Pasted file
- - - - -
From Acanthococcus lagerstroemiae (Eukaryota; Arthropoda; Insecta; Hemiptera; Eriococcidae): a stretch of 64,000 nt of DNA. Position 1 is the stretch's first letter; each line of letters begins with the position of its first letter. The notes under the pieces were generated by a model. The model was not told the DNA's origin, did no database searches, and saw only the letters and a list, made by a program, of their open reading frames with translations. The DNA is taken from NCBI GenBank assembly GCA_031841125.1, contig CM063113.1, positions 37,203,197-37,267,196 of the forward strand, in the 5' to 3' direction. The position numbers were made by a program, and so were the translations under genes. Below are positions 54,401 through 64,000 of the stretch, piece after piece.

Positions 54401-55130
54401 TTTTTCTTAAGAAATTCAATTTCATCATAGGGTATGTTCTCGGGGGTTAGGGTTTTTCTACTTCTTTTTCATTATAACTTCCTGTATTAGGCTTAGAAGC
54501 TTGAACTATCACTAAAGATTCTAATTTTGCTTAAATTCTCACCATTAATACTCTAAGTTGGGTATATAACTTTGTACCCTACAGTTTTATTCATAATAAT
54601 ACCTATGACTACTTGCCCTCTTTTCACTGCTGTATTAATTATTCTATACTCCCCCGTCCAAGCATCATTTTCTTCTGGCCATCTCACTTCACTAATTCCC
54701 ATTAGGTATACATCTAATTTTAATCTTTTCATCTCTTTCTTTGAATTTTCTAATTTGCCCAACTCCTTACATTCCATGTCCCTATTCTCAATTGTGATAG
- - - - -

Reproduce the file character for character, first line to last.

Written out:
From Acanthococcus lagerstroemiae (Eukaryota; Arthropoda; Insecta; Hemiptera; Eriococcidae): a stretch of 64,000 nt of DNA. Position 1 is the stretch's first letter; each line of letters begins with the position of its first letter. The notes under the pieces were generated by a model. The model was not told the DNA's origin, did no database searches, and saw only the letters and a list, made by a program, of their open reading frames with translations. The DNA is taken from NCBI GenBank assembly GCA_031841125.1, contig CM063113.1, positions 37,203,197-37,267,196 of the forward strand, in the 5' to 3' direction. The position numbers were made by a program, and so were the translations under genes. Below are positions 54,401 through 64,000 of the stretch, piece after piece.

Positions 54401-55130
54401 TTTTTCTTAAGAAATTCAATTTCATCATAGGGTATGTTCTCGGGGGTTAGGGTTTTTCTACTTCTTTTTCATTATAACTTCCTGTATTAGGCTTAGAAGC
54501 TTGAACTATCACTAAAGATTCTAATTTTGCTTAAATTCTCACCATTAATACTCTAAGTTGGGTATATAACTTTGTACCCTACAGTTTTATTCATAATAAT
54601 ACCTATGACTACTTGCCCTCTTTTCACTGCTGTATTAATTATTCTATACTCCCCCGTCCAAGCATCATTTTCTTCTGGCCATCTCACTTCACTAATTCCC
54701 ATTAGGTATACATCTAATTTTAATCTTTTCATCTCTTTCTTTGAATTTTCTAATTTGCCCAACTCCTTACATTCCATGTCCCTATTCTCAATTGTGATAG